The History Network
The military history podcast specialists, looking at all aspects of war through the ages.

Marlborough, following his victory at Blenheim in August of 1704, attempted to exploit the situation even further by campaigning in the Moselle Valley. Due to the lack of political will of his Dutch Allies together with a shortage of supplies and the autumn rains fast approaching, Marlborough ordered his forces into winter quarters. Dur: 23mins File: .mp3

Direct download: 1802_The_Battle_of_Ramilles.mp3
Category:military -- posted at: 10:00am UTC

The bombing of and the battle for Caen was just part of the overall bombing of and battle for normandy. The bombing of Normandy devastated and flattened many Normandy towns and cities and resulted in thousands of ‘friendly civilian cadualties’. U.S. General Omar Bradley remarked after the war that "We went into France almost totally untrained in air-ground cooperation." Dur: 19mins File: .mp3

Direct download: 1801_Caen_1944.mp3
Category:military -- posted at: 5:42pm UTC

In March of 1943 the 79th Armoured Division was due to be disbanded. A manpower shortage called for the bulk of the force to be redeployed, to make up shortfalls in other units. But the disastrous raid on Dieppe the previous year had proved that any invasion of mainland Europe would need to be supported by Armour, and this would need to be modified for an amphibious assault. So it was that Alan Brooke (Chief of the Imperial General Staff), had his "happy brainwave" and asked Major General Percy Hobart if he would oversee the conversion of the unit to a Specialised armoured unit, concentrating on developing vehicles that could overcome the German Defences. The strange vehicles that were developed and operated became known as "Hobart’s Funnies". Dur: 19mins File: .mp3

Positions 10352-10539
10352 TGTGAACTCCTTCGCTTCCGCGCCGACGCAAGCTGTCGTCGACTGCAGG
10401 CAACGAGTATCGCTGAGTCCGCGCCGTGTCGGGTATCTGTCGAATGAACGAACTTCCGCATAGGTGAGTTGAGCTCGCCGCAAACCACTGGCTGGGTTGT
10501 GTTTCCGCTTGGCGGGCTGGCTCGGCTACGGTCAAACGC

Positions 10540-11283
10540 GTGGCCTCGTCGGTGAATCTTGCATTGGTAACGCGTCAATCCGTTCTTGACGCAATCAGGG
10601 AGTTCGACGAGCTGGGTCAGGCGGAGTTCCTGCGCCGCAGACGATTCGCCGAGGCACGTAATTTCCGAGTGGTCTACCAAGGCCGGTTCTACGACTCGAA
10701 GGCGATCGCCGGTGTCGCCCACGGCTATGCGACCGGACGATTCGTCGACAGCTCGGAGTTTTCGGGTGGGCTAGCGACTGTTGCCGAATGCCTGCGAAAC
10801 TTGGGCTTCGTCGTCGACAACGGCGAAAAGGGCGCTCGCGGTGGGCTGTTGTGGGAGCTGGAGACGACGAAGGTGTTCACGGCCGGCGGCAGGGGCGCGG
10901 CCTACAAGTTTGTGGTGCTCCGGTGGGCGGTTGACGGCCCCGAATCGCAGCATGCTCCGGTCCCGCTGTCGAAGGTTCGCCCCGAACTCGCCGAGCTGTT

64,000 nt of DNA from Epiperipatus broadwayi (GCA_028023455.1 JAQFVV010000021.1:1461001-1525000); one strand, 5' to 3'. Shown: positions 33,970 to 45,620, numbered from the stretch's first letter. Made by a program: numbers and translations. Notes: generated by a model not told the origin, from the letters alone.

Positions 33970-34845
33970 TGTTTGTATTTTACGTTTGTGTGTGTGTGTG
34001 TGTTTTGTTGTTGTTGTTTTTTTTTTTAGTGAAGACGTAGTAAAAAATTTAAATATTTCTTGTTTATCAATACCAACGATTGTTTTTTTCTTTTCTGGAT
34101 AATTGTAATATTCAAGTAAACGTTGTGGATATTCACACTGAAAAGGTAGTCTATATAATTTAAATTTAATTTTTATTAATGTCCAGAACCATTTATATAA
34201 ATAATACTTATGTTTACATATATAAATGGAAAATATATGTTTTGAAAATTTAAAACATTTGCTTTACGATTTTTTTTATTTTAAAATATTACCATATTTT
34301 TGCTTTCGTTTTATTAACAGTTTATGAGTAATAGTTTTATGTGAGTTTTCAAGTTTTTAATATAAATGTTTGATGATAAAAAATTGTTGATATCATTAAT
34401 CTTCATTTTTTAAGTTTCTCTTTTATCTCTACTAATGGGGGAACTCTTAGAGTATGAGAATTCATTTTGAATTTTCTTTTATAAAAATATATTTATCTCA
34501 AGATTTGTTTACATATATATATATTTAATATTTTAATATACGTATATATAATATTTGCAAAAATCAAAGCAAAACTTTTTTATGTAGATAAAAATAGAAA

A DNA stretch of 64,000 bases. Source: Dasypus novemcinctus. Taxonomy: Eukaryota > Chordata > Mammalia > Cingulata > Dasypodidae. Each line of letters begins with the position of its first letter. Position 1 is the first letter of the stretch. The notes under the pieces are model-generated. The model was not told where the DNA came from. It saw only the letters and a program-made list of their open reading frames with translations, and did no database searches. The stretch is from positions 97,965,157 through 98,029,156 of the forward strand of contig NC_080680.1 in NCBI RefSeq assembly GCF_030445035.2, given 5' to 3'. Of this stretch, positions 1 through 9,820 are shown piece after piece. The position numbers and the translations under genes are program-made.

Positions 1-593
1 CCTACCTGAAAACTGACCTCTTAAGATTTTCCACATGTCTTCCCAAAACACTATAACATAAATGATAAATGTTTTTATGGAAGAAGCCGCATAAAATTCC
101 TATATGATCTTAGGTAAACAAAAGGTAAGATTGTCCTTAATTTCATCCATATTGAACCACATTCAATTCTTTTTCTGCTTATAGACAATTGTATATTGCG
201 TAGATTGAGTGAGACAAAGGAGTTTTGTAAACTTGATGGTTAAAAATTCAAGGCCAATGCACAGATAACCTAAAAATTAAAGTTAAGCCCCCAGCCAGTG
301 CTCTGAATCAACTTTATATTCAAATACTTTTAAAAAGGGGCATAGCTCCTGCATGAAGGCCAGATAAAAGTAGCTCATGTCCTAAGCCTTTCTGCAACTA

Direct download: 1710_Hobarts_Funnies__Funnies.mp3
Category:military -- posted at: 11:00am UTC

Angus Wallace (from the History Network) is joined by Josho, Lindsay and Mark McCaffery to look at Ancient Warfare Magazine Volume 7, Issue 6The Reluctant Warlord: The Wars of Marcus Aurelius.

"With Marcus Aurelius, the Roman Empire was for the first time ruled by two emperors, both adoptive sons of the late Emperor Antoninus Pius (r. AD 138–161). Marcus had selected his nine-year-younger adoptive brother Lucius Verus to be his co-emperor. The two individuals could not have been more different in character. While the ascetic Marcus, whose main interest was philosophy, had been taught to “avoid the ways of the rich” (Meditations 1.3.), critics declaimed against Lucius’ luxurious lifestyle and his habits."

Direct download: The_reluctant_warlord-the_wars_of_Marcus_Aurelius.mp3
Category:Ancient Warfare Magazine -- posted at: 1:00am UTC

D-Day the invasion of Europe was to take place at low tide, this minimised the risk of landing craft hitting mines and other submerged obstacles. But this created problems for the troops being landed. It was going to be a long dash over a sandy beach which may have been mined, supporting vehicles could quickly become bogged down in the soft sand then once over the beach the man-made defences had to be breached. To achieve this the 79th Armoured Division was formed, commanded by the maverick, Major General Percy Hobart, he oversaw the development of a number of unusually modified tanks to overcome problems the invaders would face, these would become known as “Hobart’s Funnies”. Dur: 23mins File: .mp3